UNFCCC executive secretary Simon Stiell speaks at COP27. Ministry of Environment of Rwanda

A summary of COP27, the mental benefits of blue space, and what’s in store for the Amazon

News to know in our bi-weekly digest

At the COP27 climate summit in Egypt, rich countries have finally agreed to compensate poorer countries for the “loss and damage” caused by the climate crisis. But will the deal be enough to prevent catastrophe?

In this week’s round-up, we run through everything that happened at the latest round of global climate negotiations and more.

LANDSCAPE NEWS

Cocoa being processed
Increasing the sustainability of cocoa production offers major opportunities for lowering global deforestation rates. Ollivier Girard, CIFOR

It’s too late to prevent the climate crisis, but what can we still do to protect ourselves from its impacts? On 11 and 12 November, we gathered nearly 7,000 participants online and in Sharm El-Sheikh, Egypt, to find answers. Read our wrap-up of GLF Climate 2022, or sign up to watch all 43 sessions on demand.

We can’t decarbonize the global economy without greening our supply chains. Here are some ways to make chocolate more sustainable.

While in Egypt, we caught up with renowned ecologist Tom Crowther at COP27. Here’s what he had to say about this year’s negotiations.

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And following last week’s breakthrough deal on climate reparations, here’s all you need to know about “loss and damage” on the GLF Live podcast.

CLIMATE

A new study has found that melting glaciers are releasing hundreds of thousands of tons of bacteria. Bill Green, Flickr

Is the 1.5 degrees Celsius climate goal dead? Here are all the key takeaways from COP27, and how the agreement compares with its predecessors.

Melting glaciers could release vast amounts of bacteria into the atmosphere. Will these microbes help us or harm us?

The climate crisis will cause La Niña and El Niño to become noticeably stronger by 2030. It also made Nigeria’s deadly recent floods 80 times more likely.

Seven years after the Paris Agreement, global carbon dioxide levels are still at record levels. Europe, which includes some of the world’s largest-emitting countries, is heating up faster than any other continent.

PEOPLE

A sailboat on Niagara-on-the-Lake in Canada. Tim Gouw, Unsplash

Could a dose of the ocean heal your mind? The science is clear: Blue spaces are good for our mental health, and doctors are even starting to prescribe them.

In the face of widespread drought, floods and famine, people across Africa are using their ingenuity to survive through music and social media and by adopting new technologies to harness groundwater.

This environmental treaty could be a lifeline for land defenders in Colombia, which is one of the world’s most dangerous countries for environmentalists. Meanwhile, Bolivia passed and then annulled an agreement for more mining on Indigenous territories and protected lands, which has left activists wondering what the future will hold.

Amid record-high gas prices, Europeans are burning wood to keep warm this winter – and the E.U. is subsidizing them to do so.

PLANET

Coral reefs are some of the most biodiverse ecosystems in the world, but also among the most fragile. Kristin Hoel, Unsplash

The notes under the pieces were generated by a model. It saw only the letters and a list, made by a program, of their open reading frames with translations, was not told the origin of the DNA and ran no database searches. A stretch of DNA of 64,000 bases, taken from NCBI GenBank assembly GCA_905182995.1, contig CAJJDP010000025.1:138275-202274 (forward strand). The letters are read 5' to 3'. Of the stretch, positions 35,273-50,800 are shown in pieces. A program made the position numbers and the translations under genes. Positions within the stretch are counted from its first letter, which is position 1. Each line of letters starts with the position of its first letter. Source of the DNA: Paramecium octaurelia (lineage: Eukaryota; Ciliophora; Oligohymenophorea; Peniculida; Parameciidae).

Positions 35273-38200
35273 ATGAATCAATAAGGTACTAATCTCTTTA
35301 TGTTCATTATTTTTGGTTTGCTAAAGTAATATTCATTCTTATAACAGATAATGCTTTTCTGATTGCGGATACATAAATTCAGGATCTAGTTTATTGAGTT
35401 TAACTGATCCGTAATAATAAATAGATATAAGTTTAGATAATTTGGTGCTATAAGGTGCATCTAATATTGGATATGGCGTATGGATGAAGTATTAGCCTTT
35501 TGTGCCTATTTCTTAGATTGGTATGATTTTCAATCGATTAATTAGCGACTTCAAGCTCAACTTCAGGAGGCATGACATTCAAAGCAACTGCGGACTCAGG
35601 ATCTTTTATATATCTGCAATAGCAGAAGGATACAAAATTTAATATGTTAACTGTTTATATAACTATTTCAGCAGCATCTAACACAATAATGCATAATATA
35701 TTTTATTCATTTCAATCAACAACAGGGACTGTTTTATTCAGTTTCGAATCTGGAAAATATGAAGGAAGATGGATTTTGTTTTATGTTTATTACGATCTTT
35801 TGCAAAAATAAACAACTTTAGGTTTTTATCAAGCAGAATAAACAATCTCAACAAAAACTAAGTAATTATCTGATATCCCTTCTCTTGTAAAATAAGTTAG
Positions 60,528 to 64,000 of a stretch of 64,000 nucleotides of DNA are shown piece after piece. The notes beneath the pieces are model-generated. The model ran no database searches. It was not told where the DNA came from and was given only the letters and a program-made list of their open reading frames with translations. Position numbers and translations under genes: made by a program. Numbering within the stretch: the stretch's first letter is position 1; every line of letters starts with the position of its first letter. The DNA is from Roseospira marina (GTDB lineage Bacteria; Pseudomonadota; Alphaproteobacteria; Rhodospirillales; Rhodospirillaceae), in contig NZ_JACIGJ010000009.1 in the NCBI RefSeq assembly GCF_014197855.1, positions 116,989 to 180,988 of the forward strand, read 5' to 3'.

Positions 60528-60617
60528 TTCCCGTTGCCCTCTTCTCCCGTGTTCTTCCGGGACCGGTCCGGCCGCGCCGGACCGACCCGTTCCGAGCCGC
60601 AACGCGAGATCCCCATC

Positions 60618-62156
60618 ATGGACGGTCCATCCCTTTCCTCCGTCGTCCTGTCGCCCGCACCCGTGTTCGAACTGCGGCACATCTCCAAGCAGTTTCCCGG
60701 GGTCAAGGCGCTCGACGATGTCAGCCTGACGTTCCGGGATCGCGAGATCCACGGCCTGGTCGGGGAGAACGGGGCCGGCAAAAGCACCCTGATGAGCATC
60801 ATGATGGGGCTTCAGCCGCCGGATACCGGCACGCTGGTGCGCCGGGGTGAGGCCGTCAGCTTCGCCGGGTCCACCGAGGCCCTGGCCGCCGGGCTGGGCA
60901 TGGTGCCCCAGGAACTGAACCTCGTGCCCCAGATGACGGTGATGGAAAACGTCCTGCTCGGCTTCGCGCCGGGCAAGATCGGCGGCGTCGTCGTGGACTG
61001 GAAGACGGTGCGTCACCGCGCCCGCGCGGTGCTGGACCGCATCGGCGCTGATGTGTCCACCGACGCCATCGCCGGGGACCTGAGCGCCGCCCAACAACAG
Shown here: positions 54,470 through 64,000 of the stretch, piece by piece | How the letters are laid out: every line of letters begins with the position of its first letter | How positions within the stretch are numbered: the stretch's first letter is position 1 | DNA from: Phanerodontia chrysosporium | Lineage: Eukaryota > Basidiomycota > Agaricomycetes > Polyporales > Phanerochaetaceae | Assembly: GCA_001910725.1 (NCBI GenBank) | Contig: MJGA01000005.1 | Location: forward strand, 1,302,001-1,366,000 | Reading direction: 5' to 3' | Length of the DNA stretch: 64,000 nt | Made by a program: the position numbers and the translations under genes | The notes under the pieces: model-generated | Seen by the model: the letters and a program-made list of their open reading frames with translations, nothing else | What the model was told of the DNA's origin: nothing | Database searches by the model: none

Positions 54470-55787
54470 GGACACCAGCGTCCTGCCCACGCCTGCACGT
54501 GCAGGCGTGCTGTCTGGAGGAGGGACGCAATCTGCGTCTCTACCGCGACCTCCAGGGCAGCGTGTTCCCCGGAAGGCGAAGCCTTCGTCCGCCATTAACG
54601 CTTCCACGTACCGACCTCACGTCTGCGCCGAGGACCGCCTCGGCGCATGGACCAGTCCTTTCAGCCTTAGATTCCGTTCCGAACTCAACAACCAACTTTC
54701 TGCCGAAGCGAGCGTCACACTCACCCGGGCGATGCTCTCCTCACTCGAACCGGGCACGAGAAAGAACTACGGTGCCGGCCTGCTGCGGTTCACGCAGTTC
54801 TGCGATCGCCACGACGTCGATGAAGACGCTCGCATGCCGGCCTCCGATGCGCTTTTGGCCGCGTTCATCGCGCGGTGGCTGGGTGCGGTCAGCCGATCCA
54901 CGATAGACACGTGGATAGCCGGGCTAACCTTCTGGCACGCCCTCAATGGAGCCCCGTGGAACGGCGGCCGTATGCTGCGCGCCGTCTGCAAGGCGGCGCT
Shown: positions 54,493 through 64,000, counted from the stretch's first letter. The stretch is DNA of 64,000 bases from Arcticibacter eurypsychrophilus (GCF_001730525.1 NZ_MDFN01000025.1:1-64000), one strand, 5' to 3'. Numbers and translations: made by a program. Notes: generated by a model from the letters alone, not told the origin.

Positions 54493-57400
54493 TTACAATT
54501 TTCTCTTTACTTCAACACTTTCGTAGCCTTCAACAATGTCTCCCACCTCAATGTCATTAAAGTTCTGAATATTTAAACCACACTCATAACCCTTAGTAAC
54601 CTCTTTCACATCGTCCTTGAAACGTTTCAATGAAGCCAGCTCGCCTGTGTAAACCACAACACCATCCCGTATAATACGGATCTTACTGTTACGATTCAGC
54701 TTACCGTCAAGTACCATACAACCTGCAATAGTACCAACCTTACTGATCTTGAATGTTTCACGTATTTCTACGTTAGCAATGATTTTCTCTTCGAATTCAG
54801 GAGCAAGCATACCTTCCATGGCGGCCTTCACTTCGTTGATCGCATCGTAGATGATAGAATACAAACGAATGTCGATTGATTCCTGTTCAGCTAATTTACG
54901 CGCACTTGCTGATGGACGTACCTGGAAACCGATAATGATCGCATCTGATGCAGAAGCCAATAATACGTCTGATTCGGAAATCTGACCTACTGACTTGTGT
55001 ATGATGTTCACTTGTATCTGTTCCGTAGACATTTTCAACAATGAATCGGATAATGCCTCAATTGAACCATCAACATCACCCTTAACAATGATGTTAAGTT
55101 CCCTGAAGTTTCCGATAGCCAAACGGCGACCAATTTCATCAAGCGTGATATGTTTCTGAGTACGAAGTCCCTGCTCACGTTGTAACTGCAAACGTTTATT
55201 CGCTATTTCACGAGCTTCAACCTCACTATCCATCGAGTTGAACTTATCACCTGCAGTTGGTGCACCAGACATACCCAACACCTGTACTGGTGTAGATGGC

The Great Barrier Reef is still alive and kicking – but barely. Scientists are trying to keep it going by pairing Indigenous wisdom with underwater drone technology.

Hippos and sharks could receive greater protections at this month’s UN wildlife conference. However, the E.U. is opposed to a total ban on the hippo trade, to the ire of 10 African countries.

As the melting of Arctic sea ice pushes polar bears onto land, one northern Canadian town is repurposing an old technology to keep them away from people: radar.

Eight years after Netflix brought it global fame, the Democratic Republic of Congo’s Virunga National Park is again under threat from rebels and oil drilling. What can its rangers and local people do now?

BUSINESS

Oil and gas flares emit an enormous amount of methane into the atmosphere, which is even more deleterious than carbon dioxide. Grant Durr, Unsplash

Your blue jeans are killing the planet. Here’s why they’re so harmful – and what you should do about it.

Bankers are closing on the world’s largest-ever debt-for-nature swap: A USD 800 million deal to cancel Ecuador’s debt for the protection of the Galápagos Islands.

The BBC has gone undercover to expose BP’s secretive gas flaring in Iraq, while Mexico’s state oil company Pemex has opted to pay fines rather than ending the practice.

A growing number of U.S. lawsuits are taking aim at Big Oil for causing the climate crisis. Could they transform the way the industry does business?

POLICY

An aerial view of the Amazon Rainforest near Manaus, the capital of the Brazilian state of Amazonas. Neil Palmer, CIAT

Brazil’s president-elect Luiz Inácio Lula da Silva has pledged to end deforestation in the Amazon and protect Indigenous Peoples. But with Congress in opposition hands, can he still deliver?

As an important first step, Brazil is joining forces with the Democratic Republic of Congo and Indonesia to form a tripartite alliance for forest conservation.

COP27 host Egypt has hired a PR firm with a long record of spreading disinformation for the oil industry. Meanwhile, the UAE is already starting to greenwash its reputation ahead of its hosting of COP28 next year.

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biweekly digestCOP27GLFClimate2022loss and damage

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